John Donne was a cleric in the Church of England and an English poet of the 17th century. His works include love poems, sonnets, religious poems, satires, epigrams and Latin translations. John Donne was the father of metaphor compared to his contemporaries. His style it’s various with many ironies and paradoxes along with his dramatic perspective. He wrote also erotic and sexual poems which were masked with many religious symbols.
Recently, in the archives of Westminster Abbey was found a handwritten document among with hundreds of fragments of documents. This manuscript is a copy of Donne’s The Courtier’s Library. This library catalog could have influence the society and devastate other writers of the 17th century, because it was filled up with sensitive topics like religious corruption and the Jacobean era.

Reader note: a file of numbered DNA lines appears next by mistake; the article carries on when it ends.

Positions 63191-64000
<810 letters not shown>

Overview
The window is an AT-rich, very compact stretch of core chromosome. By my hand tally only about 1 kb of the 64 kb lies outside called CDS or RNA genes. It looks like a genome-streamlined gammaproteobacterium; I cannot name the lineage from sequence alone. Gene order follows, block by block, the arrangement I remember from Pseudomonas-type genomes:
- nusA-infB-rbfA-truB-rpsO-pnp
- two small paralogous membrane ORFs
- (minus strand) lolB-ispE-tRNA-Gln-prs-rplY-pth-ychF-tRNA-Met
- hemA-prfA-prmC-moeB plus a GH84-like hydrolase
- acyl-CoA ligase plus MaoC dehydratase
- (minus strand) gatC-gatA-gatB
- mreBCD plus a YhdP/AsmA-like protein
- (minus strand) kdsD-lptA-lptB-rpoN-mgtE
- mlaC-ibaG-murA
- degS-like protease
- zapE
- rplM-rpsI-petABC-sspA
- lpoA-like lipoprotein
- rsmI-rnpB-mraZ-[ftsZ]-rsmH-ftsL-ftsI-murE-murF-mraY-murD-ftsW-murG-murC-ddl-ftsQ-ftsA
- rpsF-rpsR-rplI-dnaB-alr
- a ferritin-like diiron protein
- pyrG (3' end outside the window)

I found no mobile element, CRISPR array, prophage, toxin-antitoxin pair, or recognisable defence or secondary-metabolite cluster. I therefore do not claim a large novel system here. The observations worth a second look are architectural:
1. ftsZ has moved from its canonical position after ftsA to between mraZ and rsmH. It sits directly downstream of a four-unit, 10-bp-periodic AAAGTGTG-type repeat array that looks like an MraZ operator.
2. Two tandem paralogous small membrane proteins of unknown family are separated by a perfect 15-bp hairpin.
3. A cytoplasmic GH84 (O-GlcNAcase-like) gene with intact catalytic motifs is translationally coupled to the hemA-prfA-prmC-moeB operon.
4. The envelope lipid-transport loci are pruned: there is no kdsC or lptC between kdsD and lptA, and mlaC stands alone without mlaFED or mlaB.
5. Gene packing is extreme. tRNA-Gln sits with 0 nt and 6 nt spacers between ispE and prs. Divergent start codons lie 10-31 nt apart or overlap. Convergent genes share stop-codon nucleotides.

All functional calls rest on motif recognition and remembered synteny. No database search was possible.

This obscure work was written in the early 1600s and this copy which was found in the archives of Westminster Abbey was handwritten in 1603. “It gives us important new clues about the life and writing of one of our most important writers,” said Daniel Starza Smith, a lecturer in early modern English literature at King’s College London, according to a news release.
The keeper of important documents at Westminster Abbey, Matthew Payne found the lost manuscript while he was reading some unsorted contents. The handwritten document was in Latin and with a little help, Payne was sure that this manuscript it’s the Catalogus Librorum Satiricus, or The Courtier’s Library.
Nobody knows how this copy made its way to Westminster Abbey. Smith said that “Donne was horrified at the corruption of truth by the powerful, greedy, and willfully ignorant, and he responded with this vicious satire, which was too dangerous to print until after his death. This discovery helps us understand how it circulated furtively among his trusted friends.”